Just for today


Dear Artist,

Just for today I’m going to try to make a better painting. We’re not talking Sistine Chapel here, just a piece of joy begun and ended between sunup and sundown.


“Snow Scene, Long Island”
watercolour, 1919
by Owen Merton (1887–1931)
Collection: Thomas Merton Center

Just for today I’ll be happy with it. As Abraham Lincoln said, “Most folks are as happy as they make up their minds to be.” Today I’m making up my mind to be pleased.

Just for today I’m trusting in luck, intuition, chance and happenstance. Today I’m going to fit myself and my work around some of these minor miracles.

Just for today I’ll strengthen my mind. When I’m puzzled or have a problem I’ll consult trusted reference. Thought and concentration will be with me, if only just for today.

Just for today I’ll do something I don’t know how to do – for the fun of it; for the exercise. If and when I fail, no one may notice, and I’ll not say anything.

Just for today I’ll not find fault with anything or anyone, and I’ll not try to improve or regulate anyone but myself.


“Bermuda House”
watercolour, 1922
by Owen Merton

Just for today I’ll have a plan. I may not follow it exactly, but I’ll have it. While I’m at it, I’ll save myself from two pests; hurry and indecision.

Just for today I’ll put beauty, elegance, charm and character into my work. What I give to the world is also what the world gives to me. I need those things.

Just for today I’ll not think about what anybody else is doing. I’ll be sufficient unto myself, for while I may not be great, I am certainly great enough for today.

Just for today I’ll take some real time for a quiet time – a half-hour or so by myself where I can sit back and get a better idea of the big picture.

And looking at the big picture, “God grant me the serenity to accept the things I cannot change and the courage to change the things I can. And the wisdom to know the difference.” (Reinhold Niebuhr)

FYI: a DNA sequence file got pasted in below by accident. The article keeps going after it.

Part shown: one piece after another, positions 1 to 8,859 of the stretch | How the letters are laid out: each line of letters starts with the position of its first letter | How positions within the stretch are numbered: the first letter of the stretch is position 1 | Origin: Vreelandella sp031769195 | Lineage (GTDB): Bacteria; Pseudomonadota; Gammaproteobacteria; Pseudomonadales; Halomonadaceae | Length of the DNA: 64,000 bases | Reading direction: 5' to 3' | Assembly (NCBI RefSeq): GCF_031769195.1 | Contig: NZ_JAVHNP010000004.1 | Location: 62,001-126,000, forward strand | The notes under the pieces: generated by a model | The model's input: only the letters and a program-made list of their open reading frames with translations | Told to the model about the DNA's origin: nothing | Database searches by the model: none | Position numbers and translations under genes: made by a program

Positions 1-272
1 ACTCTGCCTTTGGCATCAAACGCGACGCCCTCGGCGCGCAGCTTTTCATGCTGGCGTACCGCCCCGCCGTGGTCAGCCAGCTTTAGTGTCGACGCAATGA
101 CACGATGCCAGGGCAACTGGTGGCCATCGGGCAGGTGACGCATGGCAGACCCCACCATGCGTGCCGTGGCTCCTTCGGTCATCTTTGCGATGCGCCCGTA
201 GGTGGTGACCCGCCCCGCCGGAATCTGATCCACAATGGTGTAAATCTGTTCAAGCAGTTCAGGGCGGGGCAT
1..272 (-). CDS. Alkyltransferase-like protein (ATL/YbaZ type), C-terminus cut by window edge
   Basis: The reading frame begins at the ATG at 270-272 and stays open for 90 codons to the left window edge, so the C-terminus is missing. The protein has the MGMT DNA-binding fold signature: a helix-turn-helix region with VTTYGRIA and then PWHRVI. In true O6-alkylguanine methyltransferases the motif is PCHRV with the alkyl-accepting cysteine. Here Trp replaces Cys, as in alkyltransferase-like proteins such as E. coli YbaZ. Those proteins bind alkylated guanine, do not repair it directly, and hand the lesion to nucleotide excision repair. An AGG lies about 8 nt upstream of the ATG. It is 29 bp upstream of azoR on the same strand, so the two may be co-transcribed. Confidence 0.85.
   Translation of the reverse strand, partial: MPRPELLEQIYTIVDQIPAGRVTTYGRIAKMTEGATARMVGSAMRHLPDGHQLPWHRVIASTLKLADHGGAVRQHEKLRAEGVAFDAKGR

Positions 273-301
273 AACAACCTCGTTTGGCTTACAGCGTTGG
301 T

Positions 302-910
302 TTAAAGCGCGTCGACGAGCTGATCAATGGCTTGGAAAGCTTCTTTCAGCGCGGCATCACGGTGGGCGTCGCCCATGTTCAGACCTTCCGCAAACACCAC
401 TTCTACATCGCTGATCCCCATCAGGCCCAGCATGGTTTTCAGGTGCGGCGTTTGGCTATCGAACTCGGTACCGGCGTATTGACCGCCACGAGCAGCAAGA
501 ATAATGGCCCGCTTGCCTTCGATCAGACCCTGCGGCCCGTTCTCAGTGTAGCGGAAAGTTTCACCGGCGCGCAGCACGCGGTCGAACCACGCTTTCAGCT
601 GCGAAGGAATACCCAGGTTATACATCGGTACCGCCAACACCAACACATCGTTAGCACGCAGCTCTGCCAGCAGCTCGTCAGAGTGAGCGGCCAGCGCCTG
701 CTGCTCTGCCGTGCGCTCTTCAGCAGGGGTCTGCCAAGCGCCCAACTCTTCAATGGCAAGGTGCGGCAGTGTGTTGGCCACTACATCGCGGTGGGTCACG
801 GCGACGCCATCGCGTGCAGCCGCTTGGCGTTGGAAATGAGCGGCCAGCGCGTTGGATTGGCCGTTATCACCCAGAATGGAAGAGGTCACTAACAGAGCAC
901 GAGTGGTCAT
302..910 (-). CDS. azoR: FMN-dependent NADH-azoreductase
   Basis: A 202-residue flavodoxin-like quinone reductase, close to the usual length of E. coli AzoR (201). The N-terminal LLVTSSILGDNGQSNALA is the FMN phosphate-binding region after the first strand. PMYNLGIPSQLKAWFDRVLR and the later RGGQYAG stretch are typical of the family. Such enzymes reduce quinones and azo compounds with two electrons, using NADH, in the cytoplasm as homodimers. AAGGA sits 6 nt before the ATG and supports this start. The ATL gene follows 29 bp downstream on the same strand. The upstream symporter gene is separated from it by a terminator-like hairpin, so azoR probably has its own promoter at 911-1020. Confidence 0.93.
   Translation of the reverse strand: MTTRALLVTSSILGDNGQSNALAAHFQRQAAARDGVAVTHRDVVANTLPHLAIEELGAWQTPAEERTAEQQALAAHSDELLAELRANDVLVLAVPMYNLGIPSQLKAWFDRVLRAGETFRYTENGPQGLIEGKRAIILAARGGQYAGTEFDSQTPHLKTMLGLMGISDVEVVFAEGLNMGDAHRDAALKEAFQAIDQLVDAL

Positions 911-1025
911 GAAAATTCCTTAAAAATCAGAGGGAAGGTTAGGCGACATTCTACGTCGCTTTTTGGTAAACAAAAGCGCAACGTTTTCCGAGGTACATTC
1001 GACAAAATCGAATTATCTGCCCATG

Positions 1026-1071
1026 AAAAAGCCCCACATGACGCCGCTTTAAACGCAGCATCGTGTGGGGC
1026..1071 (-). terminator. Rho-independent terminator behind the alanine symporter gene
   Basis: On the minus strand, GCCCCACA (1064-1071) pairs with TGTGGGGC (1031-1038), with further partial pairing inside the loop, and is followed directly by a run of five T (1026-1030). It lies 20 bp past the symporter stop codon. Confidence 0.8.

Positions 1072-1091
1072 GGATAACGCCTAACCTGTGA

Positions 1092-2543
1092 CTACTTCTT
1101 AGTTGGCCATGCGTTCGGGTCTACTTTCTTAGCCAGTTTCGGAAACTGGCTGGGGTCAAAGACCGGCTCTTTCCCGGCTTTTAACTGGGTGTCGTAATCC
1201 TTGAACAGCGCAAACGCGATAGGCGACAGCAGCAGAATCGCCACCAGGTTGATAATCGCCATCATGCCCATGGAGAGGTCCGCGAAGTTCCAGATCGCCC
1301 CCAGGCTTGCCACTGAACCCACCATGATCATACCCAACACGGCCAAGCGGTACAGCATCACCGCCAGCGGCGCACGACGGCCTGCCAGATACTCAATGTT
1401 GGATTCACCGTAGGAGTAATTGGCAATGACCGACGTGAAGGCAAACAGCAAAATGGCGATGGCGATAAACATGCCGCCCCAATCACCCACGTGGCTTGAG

“Harbour, Bermuda”
watercolour, 1922
by Owen Merton

Best regards,


PS: “Hurry ruins saints as well as artists. They want quick success and they are in such haste to get it that they cannot take time to be true to themselves. And when the madness is upon them they argue that their very haste is a species of integrity.” (Thomas Merton)

Esoterica: Yesterday a crumpled and worn “Just for today” came by mail – the gift of an alcoholic friend. It prompted me to write my own version of the A A tract. It’s estimated that 500 million copies of variations of the original have been circulated – which makes it one of the most valued texts of all time. I’ve always found that I can live with anything if there’s a time frame. What is it that you really want, just for today?

This letter was originally published as “Just for today” on August 19, 2003.

Artist Owen Merton, a New Zealander, along with his American artist wife, Ruth Jenkins, had 2 sons including Thomas Merton, monk and writer. Thomas wrote of his father, Owen, in his famous spiritual autobiography, The Seven Storey Mountain. He also wrote, Thoughts in Solitude and No Man is an Island. A foremost spiritual thinker of the 20th century, his books are still widely read.

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“Perhaps I am stronger than I think.” (Thomas Merton)

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